IT Architectures and Middleware: Strategies for Building Large, Integrated Systems / Edition 1by Chris Britton
Pub. Date: 12/06/2000
The challenges of designing, building, and maintaining large-scale, distributed enterprise systems are truly daunting. Written for all IT professionals, IT Architectures and Middleware will help you rise above the obscuring conflicts of new business objectives, new technologies, and vendor wars so that you can think clearly and productively about/b>/i>… See more details below
The challenges of designing, building, and maintaining large-scale, distributed enterprise systems are truly daunting. Written for all IT professionals, IT Architectures and Middleware will help you rise above the obscuring conflicts of new business objectives, new technologies, and vendor wars so that you can think clearly and productively about the challenges you face.
IT Architectures and Middleware focuses on the essential principles and priorities of system design and emphasizes the new requirements brought to the fore by the rise of e-commerce and distributed, integrated systems. It offers a concise overview of middleware technology alternatives and distributed systems. Numerous increasingly complex examples are incorporated throughout, and the book concludes with guidelines on the practice of IT architecture.
Specific topics covered include:
- Middleware technology, covering Distributed Transaction Processing, Message Queuing, CORBA, COM+ and EJB
- Key principles of distributed systems: resiliency, performance and scalability, security, and systems management
- Information access requirements and data consistency
- Creation of a new presentation layer for existing applications
- Application integration
- Component architectures
Once you get your mind around the concepts, principles, and alternatives discussed in IT Architectures and Middleware , you can proceed with greater confidence to design complex enterprise systems.
Table of Contents
List of Figures.
List of Boxes.
1. The Nature of the Problem.
Example: Moving to e-business.
What is IT architecture?
Why is it different from what we did before?
The IT architecture approach.
Why not surround?
How do we get there?
Bringing the techies and modelers together.
2. A Short History of Middleware Technology-- From the Stone Age to Message Queuing.
Remote procedure calls (RPC).
Remote database access.
Distributed transaction processing.
Message queuing vs. distributed transaction processing.
What happened to all this technology?
3. A Short History of Middleware Technology-- Object Middleware.
Object middleware concepts.
Object middleware technologies-- DCOM and CORBA.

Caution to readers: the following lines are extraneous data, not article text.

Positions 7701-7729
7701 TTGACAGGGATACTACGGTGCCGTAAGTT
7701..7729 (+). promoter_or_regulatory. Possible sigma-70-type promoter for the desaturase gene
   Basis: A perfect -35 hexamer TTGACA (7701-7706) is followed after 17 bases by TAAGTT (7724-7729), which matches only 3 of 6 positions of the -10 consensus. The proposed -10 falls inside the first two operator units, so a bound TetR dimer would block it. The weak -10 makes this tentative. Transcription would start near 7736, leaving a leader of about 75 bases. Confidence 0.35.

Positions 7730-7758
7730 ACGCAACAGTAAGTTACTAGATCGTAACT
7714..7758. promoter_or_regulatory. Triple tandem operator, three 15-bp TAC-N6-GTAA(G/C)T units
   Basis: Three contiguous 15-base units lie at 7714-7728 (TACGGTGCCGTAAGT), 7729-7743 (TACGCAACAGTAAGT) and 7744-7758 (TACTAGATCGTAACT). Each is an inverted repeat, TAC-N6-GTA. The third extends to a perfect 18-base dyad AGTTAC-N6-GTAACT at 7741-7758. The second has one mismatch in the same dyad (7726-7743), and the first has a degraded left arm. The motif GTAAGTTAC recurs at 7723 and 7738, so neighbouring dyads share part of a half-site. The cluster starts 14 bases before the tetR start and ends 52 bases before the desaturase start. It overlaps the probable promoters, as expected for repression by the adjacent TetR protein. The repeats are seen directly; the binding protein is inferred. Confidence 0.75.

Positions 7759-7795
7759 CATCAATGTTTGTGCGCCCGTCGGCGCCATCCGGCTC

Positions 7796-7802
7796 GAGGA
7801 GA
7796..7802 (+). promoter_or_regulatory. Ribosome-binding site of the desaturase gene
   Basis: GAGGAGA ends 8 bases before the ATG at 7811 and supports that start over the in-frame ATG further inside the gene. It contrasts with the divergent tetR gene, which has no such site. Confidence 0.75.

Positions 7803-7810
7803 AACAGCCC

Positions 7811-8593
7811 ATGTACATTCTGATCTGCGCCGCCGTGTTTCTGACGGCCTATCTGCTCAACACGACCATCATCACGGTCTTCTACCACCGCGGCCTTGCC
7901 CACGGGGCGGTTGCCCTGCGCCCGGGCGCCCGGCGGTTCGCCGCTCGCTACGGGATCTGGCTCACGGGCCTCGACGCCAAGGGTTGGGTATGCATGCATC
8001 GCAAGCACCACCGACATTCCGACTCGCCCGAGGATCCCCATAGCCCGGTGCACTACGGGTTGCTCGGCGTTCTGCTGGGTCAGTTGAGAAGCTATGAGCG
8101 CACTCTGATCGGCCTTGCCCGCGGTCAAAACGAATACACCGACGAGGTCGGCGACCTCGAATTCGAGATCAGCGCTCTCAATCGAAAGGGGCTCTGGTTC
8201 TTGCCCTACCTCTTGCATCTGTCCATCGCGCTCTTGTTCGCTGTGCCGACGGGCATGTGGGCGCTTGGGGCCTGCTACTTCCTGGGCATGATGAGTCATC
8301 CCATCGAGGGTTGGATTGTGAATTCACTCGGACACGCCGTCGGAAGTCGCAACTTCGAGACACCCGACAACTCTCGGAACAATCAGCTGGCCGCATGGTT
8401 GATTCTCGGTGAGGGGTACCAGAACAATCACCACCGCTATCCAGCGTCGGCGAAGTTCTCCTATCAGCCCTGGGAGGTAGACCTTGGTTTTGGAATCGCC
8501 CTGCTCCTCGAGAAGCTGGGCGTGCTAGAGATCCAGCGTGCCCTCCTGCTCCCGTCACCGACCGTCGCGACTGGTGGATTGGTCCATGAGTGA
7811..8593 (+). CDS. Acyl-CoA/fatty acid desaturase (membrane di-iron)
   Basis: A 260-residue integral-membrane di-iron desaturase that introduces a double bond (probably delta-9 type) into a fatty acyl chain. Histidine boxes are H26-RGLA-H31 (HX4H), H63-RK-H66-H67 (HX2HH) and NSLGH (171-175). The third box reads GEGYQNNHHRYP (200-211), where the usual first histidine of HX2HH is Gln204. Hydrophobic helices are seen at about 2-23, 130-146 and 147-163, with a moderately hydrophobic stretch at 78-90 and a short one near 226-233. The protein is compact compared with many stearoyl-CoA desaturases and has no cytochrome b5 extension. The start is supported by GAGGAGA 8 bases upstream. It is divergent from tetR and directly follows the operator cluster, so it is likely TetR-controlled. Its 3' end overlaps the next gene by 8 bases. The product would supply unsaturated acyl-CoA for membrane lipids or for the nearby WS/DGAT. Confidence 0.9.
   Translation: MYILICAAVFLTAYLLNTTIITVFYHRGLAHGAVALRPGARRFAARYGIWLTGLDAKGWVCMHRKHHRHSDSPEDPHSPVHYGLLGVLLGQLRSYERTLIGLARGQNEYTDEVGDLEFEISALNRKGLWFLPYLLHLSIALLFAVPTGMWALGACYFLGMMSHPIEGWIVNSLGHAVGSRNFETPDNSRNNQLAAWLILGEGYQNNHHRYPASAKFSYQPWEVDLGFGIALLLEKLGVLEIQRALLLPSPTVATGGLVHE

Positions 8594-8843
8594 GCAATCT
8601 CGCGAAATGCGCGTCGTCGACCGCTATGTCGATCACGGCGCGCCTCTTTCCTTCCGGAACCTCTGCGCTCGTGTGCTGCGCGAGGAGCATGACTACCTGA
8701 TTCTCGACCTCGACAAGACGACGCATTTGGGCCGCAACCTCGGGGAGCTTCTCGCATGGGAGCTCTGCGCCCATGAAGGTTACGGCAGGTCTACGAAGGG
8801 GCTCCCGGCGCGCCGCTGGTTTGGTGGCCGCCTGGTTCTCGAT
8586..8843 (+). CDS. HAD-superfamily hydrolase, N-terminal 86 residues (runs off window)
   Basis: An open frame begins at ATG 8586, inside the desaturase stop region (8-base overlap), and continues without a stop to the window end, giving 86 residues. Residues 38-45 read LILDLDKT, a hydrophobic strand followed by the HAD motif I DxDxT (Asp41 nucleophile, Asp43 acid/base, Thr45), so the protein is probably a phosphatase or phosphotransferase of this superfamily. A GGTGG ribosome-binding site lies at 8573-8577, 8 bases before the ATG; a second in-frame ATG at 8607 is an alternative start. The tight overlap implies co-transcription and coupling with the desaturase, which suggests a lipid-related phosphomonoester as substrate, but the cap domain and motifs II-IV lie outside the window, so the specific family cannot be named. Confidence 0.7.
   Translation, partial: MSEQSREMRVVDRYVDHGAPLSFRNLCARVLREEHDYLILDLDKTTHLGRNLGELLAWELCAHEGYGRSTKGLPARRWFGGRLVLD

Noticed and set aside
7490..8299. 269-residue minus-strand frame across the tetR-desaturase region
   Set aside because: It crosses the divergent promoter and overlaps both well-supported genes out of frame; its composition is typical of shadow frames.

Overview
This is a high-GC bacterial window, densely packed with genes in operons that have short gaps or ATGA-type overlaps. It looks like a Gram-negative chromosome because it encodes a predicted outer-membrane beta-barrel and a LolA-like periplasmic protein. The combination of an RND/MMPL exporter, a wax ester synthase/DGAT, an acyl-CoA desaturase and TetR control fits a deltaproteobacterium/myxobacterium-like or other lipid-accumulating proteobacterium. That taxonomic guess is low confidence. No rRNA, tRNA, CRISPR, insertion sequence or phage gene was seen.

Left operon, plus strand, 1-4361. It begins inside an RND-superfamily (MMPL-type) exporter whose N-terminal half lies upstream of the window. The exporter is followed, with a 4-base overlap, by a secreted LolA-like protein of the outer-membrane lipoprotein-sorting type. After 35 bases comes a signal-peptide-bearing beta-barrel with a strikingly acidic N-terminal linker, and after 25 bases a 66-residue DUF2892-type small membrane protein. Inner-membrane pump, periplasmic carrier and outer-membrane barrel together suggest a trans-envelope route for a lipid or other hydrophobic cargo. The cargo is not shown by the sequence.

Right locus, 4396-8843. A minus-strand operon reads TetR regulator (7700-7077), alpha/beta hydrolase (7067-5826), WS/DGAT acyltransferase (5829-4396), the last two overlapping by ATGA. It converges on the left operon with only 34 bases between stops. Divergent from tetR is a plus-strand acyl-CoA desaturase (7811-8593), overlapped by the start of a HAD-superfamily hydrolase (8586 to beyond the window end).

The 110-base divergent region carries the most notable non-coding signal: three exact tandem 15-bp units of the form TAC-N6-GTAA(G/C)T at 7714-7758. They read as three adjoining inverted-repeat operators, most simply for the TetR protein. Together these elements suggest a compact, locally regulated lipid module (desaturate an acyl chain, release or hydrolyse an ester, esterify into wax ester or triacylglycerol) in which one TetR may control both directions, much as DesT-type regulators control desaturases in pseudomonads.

Using object interfaces.
4. A Short History of Middleware Technology-- Components and the Web.
Transactional component middleware.
The issues of state.
5. Middleware Classification and Middleware Architectures.
Networking and interoperability.
The programmatic interface.
System administration infrastructure.
A technical classification of middleware?
What is communicating?
How they communicate.
What is the interface?
Classifying middleware from technological principles.
Strawman for user target architecture.
6. What Is Middleware For?
Support for business processes.
The presentation layer.
The transaction server layer.
The data layer.
A generic functional architecture.
Using backup servers.
Clean-up work in progress.
Activating the application.
Reprocessing "lost" messages.
Applying resiliency techniques in practice.
System software failures.
Application software failure.
Developing a resiliency strategy.
8. Performance and Scalability.
The un-slippery slope.
Transactional component containers.
Using remote database access for real-time transactions.
Conclusions on real time.
Is distribution an alternative?
Business intelligence systems.
Ad-hoc database queries.
Backups and recovery.
Design for scalability and performance.
9. Security and Systems Management.
Systems management technology.
Building application security.
Handling internal security violations.
Application support for systems management and security.
10. Implementation Design and Components.
Some general comments on design.
The presentation layer.
Mapping business objects to implementation objects.
Grouping objects into components.
Making reuse work.
Completing the implementation design.
11. Implementing Business Processes.
What is a process?
The alternative view--functional analysis.
Information and processes.
Processes and computer applications.
Real time vs. deferrable.
Generic business processes.
Business process flexibility.
12. Information Access and Information Accuracy.
Basic process information.
Marketing and strategic business analysis.
Summary of requirements for information access.
Shared data or controlled duplication.
Creating consistency in existing databases.
The technical problem.
The data migration problem.
The business process problem.
The information controller.
Creating a presentation layer.
Interface size mismatch.
Turning existing applications into transaction servers.
Building a middle tier.
Business processing change with new interfaces.
Changing the middleware between transaction servers.
Runtime integration products.
Extensible markup language (XML).
Understanding large applications.
15. Building an IT Architecture.
Integrated applications architecture.
Business process design.
The organizational and project management context.
Understanding existing systems.
Business process change design.
Application functional design.
Breaking down the barriers.
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